Against the backdrop of the high cost of the local rice and its supply shortage, the US Department of Agriculture (USDA) says Nigeria’s rice import will rise this year by 9 per cent to 2.4 million metric tonnes. Excerpts by PAUL OGBUOKIRI with Agency reports
…as Nigerians consume 7mmts of rice yearly
- Production grew by 60% to 4.9mmts in 2019
Nigerian rice farmers fall short after borders close
Thomas Tyavwva Maji is planting rice on more of his land in Benue State than ever to take advantage of the surge in prices since the Federal Government shut the Nation’s land borders in August 2019.
But he says he cannot go much further. With no machinery or irrigation, limited manual labour and no spare cash for fertilizers, the 45-year-old farmer is not expecting any dramatic change in his fortunes.
“We work until we get exhausted, manually we get exhausted,” said Maji, as a woman nearby beat hand-harvested stalks on the ground to separate the grains from the chaff.
The constraints Maji faces have bedevilled many rice farmers and millers across Nigeria for years. Despite government measures designed to spur production, farmers in the country get far less from their land than other major rice growers and the West African country is only marginally less reliant on imports, reports Reuters.
That’s a problem for a government that wants to grow all of its own food and boost the country’s agriculture, a sector that accounts for nearly a third of gross domestic product in Africa’s biggest economy.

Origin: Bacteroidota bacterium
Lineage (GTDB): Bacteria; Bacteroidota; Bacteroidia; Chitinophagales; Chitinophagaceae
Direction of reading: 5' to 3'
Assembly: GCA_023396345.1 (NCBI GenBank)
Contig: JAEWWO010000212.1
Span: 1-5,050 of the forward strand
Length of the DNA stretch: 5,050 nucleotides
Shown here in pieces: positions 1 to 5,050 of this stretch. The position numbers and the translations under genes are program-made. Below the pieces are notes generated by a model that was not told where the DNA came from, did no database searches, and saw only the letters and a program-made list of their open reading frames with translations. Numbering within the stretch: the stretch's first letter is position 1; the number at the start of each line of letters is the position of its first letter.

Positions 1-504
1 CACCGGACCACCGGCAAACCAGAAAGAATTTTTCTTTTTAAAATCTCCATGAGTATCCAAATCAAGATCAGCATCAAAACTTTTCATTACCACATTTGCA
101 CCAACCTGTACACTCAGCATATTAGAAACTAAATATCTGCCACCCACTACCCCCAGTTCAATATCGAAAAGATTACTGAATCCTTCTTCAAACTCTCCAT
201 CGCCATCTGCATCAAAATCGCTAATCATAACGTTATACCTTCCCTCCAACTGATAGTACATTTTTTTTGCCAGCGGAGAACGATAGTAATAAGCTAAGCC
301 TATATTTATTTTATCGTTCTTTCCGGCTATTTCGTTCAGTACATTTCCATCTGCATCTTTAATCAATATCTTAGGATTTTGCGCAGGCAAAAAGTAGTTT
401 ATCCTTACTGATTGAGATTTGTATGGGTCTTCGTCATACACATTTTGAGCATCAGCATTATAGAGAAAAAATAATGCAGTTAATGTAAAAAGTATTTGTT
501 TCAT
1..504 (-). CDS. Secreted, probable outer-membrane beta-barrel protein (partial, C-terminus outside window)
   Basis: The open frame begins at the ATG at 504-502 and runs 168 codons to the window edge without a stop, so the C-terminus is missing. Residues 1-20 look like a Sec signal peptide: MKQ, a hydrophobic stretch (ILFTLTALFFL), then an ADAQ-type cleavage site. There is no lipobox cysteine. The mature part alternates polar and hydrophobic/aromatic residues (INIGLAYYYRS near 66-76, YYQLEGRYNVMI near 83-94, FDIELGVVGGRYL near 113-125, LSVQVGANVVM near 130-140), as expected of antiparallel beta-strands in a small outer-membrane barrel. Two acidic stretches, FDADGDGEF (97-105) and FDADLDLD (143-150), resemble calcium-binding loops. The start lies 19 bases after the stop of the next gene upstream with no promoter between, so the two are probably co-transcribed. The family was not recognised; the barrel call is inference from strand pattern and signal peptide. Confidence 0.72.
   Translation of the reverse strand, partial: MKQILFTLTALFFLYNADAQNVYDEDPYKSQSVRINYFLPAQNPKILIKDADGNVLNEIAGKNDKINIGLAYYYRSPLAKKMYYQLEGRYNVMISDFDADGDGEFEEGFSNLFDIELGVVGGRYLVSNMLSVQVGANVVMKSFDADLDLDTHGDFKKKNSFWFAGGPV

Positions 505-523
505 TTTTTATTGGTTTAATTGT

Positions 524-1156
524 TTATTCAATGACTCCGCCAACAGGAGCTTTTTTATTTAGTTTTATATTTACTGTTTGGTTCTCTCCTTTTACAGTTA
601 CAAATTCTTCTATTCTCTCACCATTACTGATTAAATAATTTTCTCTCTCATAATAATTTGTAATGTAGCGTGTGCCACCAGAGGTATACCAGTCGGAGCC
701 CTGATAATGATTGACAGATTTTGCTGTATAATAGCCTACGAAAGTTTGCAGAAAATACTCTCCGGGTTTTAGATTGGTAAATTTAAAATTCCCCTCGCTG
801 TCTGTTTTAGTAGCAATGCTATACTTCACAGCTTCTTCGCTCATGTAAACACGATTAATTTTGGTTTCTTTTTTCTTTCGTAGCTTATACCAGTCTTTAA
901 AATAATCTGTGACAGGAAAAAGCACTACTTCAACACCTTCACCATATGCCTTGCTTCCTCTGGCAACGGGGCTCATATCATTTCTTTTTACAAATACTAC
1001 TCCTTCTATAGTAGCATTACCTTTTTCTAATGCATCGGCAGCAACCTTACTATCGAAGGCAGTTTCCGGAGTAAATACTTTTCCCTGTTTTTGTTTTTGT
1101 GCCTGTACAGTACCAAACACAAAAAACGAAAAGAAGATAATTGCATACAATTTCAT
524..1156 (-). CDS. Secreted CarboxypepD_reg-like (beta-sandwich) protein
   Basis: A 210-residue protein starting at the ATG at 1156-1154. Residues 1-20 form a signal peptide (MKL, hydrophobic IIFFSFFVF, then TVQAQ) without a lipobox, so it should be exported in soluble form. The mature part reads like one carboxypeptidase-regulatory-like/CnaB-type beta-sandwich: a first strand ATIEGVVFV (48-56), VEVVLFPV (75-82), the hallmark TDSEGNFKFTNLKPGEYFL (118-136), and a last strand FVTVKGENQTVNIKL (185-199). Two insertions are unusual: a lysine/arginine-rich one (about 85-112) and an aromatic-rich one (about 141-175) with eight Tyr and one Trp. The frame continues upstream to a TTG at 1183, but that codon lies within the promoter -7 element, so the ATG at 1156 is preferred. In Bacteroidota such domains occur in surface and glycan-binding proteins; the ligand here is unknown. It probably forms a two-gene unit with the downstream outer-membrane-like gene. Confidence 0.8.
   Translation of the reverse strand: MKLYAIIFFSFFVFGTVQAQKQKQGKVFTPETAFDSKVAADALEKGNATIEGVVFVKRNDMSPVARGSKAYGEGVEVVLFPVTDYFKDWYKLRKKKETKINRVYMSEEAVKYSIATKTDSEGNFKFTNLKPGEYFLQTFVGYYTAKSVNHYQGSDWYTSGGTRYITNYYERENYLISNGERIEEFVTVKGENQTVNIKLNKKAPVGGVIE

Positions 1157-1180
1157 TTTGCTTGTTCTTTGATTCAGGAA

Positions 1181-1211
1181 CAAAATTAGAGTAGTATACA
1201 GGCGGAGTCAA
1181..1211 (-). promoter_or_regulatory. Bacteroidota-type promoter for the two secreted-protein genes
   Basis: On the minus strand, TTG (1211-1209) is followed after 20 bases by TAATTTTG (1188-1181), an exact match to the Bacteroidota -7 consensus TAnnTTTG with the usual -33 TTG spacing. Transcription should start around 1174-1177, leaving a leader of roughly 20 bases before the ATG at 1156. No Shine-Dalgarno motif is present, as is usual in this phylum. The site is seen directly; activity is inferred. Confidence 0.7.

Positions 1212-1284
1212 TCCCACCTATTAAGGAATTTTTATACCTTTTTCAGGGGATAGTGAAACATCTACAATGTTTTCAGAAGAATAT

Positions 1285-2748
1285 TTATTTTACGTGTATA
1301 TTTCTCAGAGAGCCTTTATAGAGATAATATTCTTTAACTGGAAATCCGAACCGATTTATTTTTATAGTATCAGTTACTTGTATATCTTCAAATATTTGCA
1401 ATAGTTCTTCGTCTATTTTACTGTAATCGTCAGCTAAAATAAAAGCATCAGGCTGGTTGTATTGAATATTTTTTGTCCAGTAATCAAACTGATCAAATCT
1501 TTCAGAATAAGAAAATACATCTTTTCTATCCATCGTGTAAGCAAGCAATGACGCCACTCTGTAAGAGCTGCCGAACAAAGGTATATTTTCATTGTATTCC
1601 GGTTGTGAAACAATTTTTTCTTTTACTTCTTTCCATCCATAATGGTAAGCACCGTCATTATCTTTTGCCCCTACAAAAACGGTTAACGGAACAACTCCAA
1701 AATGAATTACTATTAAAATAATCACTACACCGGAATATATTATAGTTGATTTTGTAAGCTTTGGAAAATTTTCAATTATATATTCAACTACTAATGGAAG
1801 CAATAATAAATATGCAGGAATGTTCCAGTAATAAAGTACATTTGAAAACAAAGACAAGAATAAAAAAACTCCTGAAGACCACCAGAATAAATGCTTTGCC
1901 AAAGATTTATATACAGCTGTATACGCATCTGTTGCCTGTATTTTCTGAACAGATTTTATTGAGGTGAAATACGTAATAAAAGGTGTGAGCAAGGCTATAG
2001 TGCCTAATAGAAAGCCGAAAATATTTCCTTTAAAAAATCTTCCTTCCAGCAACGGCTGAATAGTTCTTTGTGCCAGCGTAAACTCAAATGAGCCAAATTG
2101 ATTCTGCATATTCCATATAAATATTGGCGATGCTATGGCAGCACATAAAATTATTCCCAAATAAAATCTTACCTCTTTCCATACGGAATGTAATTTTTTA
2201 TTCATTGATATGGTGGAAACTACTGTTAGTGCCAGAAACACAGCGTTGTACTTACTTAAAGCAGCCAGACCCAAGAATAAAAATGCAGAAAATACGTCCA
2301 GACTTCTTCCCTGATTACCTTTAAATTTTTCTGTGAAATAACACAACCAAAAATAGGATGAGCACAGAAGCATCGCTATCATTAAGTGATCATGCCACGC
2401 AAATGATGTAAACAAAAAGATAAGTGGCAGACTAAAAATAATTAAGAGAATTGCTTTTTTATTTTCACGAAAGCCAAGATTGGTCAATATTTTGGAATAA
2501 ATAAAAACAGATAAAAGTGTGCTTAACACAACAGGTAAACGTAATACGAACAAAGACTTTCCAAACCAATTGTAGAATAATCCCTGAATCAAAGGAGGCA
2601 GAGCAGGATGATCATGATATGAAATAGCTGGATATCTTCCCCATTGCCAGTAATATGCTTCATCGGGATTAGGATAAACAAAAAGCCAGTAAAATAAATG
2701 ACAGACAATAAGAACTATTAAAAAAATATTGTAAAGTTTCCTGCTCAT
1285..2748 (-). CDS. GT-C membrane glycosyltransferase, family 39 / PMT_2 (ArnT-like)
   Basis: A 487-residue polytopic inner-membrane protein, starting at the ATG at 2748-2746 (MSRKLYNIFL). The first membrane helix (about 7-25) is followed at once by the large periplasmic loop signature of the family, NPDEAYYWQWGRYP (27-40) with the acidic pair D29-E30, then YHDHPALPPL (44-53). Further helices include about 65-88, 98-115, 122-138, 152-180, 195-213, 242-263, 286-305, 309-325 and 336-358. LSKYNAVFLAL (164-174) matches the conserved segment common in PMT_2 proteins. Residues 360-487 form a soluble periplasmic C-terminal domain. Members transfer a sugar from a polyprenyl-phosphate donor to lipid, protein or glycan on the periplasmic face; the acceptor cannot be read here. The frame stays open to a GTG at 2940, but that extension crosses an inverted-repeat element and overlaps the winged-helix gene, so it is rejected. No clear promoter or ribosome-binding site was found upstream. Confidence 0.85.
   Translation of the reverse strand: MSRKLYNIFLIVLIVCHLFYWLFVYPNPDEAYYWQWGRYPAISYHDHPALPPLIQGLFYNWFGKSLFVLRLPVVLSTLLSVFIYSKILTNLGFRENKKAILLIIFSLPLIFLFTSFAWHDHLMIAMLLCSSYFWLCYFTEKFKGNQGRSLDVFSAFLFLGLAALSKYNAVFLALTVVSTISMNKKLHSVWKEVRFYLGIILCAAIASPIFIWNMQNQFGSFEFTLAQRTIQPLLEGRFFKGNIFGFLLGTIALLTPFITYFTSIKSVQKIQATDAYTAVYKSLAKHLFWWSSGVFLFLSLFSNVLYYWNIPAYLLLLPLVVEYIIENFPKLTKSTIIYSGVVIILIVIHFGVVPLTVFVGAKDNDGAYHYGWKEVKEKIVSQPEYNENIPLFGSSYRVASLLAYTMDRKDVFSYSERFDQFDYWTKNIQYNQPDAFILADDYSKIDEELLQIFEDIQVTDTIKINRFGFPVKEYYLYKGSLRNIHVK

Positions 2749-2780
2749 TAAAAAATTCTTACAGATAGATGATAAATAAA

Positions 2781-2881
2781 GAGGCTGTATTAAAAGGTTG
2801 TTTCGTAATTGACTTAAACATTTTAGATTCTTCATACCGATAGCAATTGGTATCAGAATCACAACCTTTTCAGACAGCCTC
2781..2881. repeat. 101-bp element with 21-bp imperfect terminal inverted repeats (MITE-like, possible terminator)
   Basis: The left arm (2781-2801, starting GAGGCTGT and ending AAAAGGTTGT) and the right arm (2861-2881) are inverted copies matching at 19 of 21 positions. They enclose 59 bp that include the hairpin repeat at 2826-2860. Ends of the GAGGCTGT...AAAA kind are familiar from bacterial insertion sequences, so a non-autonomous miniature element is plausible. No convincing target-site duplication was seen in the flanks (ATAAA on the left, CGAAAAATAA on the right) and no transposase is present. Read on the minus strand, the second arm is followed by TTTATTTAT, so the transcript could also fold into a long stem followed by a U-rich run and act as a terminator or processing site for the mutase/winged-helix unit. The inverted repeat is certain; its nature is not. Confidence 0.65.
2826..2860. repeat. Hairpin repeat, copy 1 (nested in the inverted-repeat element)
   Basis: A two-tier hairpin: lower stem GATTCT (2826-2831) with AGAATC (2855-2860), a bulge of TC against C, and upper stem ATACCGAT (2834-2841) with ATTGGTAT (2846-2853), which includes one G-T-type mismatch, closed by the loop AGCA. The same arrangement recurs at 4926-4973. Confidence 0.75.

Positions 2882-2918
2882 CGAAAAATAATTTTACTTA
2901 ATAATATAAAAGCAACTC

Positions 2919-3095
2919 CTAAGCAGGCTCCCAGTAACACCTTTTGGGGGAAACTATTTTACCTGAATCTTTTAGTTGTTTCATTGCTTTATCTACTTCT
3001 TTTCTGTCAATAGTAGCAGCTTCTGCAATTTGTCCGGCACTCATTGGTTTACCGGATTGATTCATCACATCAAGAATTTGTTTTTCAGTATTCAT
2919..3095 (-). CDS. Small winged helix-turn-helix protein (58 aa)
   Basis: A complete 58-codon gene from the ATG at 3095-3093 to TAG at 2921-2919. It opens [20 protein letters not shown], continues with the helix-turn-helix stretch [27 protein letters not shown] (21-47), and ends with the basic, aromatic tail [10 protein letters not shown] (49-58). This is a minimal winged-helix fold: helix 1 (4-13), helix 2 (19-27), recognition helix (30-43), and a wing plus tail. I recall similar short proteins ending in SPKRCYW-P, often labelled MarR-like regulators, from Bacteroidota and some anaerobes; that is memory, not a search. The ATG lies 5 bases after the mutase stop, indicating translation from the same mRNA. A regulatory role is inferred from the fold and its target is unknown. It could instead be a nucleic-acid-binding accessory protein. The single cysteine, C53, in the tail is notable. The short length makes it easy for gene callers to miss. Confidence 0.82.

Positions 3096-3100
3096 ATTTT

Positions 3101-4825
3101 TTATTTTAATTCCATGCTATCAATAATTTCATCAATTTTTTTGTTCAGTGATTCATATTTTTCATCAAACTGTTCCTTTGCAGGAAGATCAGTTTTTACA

When he came to power in 2015, President Muhammadu Buhari pledged to help the nation become self-sufficient in rice – once a luxury but now a staple for millions of Nigerians.
In 2015, the Central Bank of Nigeria (CBN) listed rice as one the 41items it banned from accessing its foreign exchange for the importation of the grain and the apex bank further backed loans of at least N40 billion ($130 million) to help small-scale farmers boost output under its ‘Anchor Borrowers Programme’.
The government also took the step of banning rice imports across the Nation’s land borders and kept hefty 70 per cent tariffs on rice imports coming through ports.
Also, in August last year, the Federal Government went further to announce the closure of the land borders altogether to stamp out smuggling, often from neighbouring Benin, with rice being one of the main targets.
Speaking on the benefits of the border closure, Senor Special Assistant to the President on Media, Garba Shehu, said the measures boosted rice production to 9.2 million metric tonnes last year from 7.2 million in 2015, making Nigeria more or less self-sufficient.
Despite the claim, however, the government did not stop anybody who can pay the 70 per cent tariff from importing.
This came as the Agricultural data specialist Gro Intelligence put Nigeria’s rice output at 4.9 million tonnes in 2019, up 60 per cent from 2013, which is about 2.1 million metric tonnes less than the 7 million tonnes Nigerians consume yearly.
Similarly, the U.S. Department of Agriculture projects that Nigeria’s 2020 rice imports will rise by 9 per cent to 2.4 million metric tonnes despite the border closure, in part due to the high cost of unprocessed Nigerian paddy rice and elevated operating costs at mills.
Meanwhile, the Sunday Telegraph Market Survey team observed that in the markets where most Nigerians buy their food, sacks of Nigerian rice are piled high but imported rice is still available, even though some traders keep the foreign grain under wraps to prevent it being confiscated by customs agents.
Small-scale farmers such as Maji account for 80 per cent of Nigeria’s rice production with a handful of large companies like Coscharis Group, Dangote and Olam, growing the rest, according to the U.N.’s Food and Agriculture Organisation (FAO).